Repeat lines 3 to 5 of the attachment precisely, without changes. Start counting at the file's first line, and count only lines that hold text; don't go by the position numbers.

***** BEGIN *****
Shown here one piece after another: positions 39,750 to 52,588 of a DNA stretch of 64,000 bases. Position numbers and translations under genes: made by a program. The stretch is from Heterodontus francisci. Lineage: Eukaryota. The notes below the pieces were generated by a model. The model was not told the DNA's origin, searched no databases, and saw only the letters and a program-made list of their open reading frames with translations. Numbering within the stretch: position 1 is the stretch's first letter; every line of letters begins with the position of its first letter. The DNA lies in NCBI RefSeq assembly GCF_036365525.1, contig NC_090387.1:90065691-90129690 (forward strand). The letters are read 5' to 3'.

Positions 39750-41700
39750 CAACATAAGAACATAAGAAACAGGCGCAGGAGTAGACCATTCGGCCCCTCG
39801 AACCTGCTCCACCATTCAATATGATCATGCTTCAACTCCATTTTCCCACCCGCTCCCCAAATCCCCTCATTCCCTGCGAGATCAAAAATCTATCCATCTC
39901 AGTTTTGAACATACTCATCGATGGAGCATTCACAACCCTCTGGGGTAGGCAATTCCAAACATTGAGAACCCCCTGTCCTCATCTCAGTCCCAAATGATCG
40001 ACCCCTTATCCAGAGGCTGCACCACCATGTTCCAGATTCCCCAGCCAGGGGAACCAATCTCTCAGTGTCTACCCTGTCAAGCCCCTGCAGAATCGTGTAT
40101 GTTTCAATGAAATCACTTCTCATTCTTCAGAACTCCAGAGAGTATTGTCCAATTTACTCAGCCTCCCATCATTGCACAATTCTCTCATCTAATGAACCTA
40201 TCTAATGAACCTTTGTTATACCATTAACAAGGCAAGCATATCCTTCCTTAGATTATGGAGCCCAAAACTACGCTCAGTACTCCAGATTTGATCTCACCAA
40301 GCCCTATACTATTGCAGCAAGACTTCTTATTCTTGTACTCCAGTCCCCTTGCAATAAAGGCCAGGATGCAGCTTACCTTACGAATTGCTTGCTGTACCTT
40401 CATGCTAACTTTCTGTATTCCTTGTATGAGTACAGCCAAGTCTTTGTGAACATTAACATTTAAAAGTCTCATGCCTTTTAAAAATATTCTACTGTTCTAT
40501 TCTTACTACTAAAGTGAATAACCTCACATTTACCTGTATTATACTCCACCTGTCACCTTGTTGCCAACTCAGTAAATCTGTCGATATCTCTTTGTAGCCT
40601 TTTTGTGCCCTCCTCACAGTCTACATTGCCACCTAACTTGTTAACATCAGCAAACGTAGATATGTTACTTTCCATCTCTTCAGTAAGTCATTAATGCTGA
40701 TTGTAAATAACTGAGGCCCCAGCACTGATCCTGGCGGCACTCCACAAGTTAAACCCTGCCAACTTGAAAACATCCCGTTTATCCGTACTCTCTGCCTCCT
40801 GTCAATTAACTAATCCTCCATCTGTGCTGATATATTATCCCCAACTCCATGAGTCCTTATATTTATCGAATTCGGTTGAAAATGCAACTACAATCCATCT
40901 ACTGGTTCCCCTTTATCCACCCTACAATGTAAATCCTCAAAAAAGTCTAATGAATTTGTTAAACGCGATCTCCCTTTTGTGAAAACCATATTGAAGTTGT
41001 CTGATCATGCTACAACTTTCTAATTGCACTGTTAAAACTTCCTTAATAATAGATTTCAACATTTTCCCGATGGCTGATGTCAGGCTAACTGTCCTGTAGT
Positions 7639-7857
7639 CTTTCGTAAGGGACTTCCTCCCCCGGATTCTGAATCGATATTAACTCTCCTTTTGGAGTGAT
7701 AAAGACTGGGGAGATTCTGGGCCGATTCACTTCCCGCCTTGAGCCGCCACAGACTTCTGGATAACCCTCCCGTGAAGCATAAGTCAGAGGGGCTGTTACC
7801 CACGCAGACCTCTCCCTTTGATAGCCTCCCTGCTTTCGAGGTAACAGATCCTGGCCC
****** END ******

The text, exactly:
39750 CAACATAAGAACATAAGAAACAGGCGCAGGAGTAGACCATTCGGCCCCTCG
39801 AACCTGCTCCACCATTCAATATGATCATGCTTCAACTCCATTTTCCCACCCGCTCCCCAAATCCCCTCATTCCCTGCGAGATCAAAAATCTATCCATCTC
39901 AGTTTTGAACATACTCATCGATGGAGCATTCACAACCCTCTGGGGTAGGCAATTCCAAACATTGAGAACCCCCTGTCCTCATCTCAGTCCCAAATGATCG